That’s the alarm, isn’t it? But wasn’t it just five minutes ago when I put my head on the pillow? It’s still pitch dark … what is happening? Oh yes, it’s time to get ready for work. I get out of bed as quietly as possible, as not to wake the newborn, and tip-toe to the bathroom. As soon as I turn the water on to brush my teeth, I hear her: “Daddy, Daddy!” My 2-year-old daughter is screaming her ‘good morning.’ I shift gears from getting myself ready for work to getting my daughter ready for day care. A mere two hours later, my wife and I are dressed and we’ve somehow managed, between wrestling matches and snuggles, to feed and clothe both children. We can actually leave the house! Even though I was up two hours before I had to be at work, which is only 15 minutes away, I show up five minutes late and already a little exhausted.
Sound familiar? If you’re a parent of little ones, getting out of the house in the morning presents some challenges. Balancing personal and work life can be difficult, especially for those in a similar season of life. As dedicated as we are to our jobs and responsibilities, the demands of a young family can throw a morning routine – and any semblance of work-life balance — out of whack. But, take heart, we’ve discovered a few tips for surviving the morning madness:
- Accept that not everything will get done each morning. Beds won’t get made. Dishes will get left in the sink. It’s ok.
- Divide and conquer. Identify specific things that you will handle and things that your partner will own. For example, I will help my daughter get dressed, eat breakfast and brush her teeth while my wife feeds our newborn son, changes his diaper and gets him into the car seat.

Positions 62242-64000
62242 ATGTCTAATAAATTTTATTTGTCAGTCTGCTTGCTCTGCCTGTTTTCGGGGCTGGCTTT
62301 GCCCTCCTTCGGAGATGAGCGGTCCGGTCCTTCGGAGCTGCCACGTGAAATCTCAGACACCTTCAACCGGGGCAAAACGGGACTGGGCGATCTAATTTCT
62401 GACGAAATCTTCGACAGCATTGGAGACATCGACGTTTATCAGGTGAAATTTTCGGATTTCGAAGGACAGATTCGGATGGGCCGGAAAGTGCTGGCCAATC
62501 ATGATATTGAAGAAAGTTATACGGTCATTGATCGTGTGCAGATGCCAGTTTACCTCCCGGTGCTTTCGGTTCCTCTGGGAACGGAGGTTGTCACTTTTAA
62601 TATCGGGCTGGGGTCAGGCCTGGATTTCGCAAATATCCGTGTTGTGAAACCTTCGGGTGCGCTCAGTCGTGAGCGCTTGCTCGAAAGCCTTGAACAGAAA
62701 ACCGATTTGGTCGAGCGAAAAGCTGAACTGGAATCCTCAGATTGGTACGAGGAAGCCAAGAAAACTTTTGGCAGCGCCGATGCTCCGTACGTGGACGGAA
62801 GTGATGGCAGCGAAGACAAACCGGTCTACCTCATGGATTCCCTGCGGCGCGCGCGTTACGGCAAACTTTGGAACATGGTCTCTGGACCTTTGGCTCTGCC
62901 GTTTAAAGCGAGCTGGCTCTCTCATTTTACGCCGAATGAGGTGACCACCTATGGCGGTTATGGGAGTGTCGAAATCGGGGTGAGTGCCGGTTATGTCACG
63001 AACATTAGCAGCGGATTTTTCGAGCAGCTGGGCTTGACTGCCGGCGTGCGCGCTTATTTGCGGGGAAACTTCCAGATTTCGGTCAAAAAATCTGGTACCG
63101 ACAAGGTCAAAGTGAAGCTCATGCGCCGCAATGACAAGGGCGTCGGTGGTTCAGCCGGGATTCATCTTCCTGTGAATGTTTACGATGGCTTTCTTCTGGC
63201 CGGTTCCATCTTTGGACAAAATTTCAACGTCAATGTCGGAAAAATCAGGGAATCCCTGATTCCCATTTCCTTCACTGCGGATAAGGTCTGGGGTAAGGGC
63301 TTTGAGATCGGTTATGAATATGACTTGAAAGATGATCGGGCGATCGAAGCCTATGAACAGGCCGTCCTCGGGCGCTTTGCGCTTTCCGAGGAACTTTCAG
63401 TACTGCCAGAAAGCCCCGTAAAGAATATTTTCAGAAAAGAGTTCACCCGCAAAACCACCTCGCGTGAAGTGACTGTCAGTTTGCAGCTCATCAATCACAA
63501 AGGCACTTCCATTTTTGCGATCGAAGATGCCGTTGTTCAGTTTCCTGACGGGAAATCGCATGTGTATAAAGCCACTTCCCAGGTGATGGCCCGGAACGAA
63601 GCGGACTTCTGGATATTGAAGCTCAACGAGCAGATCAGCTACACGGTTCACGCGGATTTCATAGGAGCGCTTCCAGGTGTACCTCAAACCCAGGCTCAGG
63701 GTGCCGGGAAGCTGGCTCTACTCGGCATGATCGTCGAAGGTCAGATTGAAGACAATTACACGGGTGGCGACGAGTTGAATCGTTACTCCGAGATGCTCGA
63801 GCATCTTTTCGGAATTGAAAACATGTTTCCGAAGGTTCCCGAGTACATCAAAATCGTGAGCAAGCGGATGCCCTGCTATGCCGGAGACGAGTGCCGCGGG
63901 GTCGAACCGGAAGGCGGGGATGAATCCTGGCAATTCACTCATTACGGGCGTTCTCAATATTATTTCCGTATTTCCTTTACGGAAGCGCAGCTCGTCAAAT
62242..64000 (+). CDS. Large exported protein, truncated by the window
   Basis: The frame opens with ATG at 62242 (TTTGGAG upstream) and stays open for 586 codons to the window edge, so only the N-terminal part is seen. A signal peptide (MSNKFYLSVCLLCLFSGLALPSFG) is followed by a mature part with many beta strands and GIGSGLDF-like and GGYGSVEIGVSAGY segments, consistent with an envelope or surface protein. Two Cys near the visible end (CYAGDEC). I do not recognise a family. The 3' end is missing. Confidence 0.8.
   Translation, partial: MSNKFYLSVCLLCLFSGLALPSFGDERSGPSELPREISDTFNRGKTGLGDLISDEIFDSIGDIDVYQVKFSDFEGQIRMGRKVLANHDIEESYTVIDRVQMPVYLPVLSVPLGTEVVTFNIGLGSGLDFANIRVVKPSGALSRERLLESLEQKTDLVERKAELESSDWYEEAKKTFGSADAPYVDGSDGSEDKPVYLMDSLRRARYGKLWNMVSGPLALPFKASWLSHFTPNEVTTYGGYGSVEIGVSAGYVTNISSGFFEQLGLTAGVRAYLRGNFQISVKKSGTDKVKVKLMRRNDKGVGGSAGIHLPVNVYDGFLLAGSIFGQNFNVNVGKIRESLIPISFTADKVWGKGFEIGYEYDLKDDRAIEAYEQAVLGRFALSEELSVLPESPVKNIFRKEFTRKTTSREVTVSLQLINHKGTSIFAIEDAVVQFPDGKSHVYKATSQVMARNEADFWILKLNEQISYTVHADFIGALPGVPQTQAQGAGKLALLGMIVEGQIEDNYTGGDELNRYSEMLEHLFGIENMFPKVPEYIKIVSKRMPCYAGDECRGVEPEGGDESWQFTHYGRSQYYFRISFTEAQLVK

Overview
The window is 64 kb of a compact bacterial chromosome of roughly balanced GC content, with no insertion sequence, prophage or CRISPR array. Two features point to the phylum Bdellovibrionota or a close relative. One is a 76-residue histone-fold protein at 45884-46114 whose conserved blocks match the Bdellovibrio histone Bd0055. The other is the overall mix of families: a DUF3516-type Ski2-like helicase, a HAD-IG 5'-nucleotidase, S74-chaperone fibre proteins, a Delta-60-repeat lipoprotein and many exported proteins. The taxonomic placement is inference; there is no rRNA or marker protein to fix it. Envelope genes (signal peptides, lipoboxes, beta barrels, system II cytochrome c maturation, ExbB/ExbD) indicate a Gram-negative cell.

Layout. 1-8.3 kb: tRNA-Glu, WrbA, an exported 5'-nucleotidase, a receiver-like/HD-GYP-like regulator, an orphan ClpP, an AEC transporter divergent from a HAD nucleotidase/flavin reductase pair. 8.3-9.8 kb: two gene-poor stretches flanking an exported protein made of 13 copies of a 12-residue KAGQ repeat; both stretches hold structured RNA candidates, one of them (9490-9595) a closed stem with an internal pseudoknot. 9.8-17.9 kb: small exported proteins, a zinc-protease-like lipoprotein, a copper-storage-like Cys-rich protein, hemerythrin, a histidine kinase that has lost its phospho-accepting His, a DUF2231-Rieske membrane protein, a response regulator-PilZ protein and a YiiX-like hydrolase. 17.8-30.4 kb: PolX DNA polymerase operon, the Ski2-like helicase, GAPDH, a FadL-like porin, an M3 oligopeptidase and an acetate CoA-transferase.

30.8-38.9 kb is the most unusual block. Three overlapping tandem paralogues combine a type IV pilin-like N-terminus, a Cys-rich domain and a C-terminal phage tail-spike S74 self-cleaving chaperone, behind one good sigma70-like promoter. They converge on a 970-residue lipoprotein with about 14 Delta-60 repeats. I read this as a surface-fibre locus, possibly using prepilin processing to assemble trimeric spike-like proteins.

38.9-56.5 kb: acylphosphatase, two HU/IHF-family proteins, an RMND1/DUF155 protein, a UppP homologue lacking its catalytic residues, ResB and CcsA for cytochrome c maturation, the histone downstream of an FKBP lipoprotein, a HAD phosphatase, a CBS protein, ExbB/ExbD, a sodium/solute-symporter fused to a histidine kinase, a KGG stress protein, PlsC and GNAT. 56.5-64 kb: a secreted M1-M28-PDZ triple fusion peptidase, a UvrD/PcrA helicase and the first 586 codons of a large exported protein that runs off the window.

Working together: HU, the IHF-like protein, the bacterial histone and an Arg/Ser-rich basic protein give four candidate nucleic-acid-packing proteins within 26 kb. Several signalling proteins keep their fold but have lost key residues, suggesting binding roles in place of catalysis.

- Get as much done the night before (clothes laid out, breakfast staged, snacks packed), so you don’t have to run around as much in the morning.
- Be prepared for the unexpected and accept that sometimes you will be late to work.
So that covers getting out the door. But what about that work-life balance for which we all strive? Some companies don’t take tardiness lightly, and frequent instances could have ramifications therefore it is important to find an employer that understands work life balance. For example, at TNSC, for example, our management believes that having a full and enriching personal life is vital – because, ultimately, it makes for a happier and more productive worker. Like other good employers TNSC routinely provides flexibility when personal life intrudes on work responsibilities. As managers, we try to accommodate for the employee, wherever possible – as long as we can ensure that job responsibilities are covered and that our customers are still being effectively served.
In fact, TNSC is so committed to helping our employees achieve that balance that, as a policy, everyone at TNSC has unlimited personal and sick time. This sort of flexibility, however, won’t succeed if there weren’t, first and foremost, a solid foundation of trust among the team. We believe – and operate on the premise – that everyone here always has the best interest of the company in mind. So, at the end of the day (or at the beginning of it!), I know my coworkers will have my back if I’m a few minutes late because my kids were acting like, well, kids!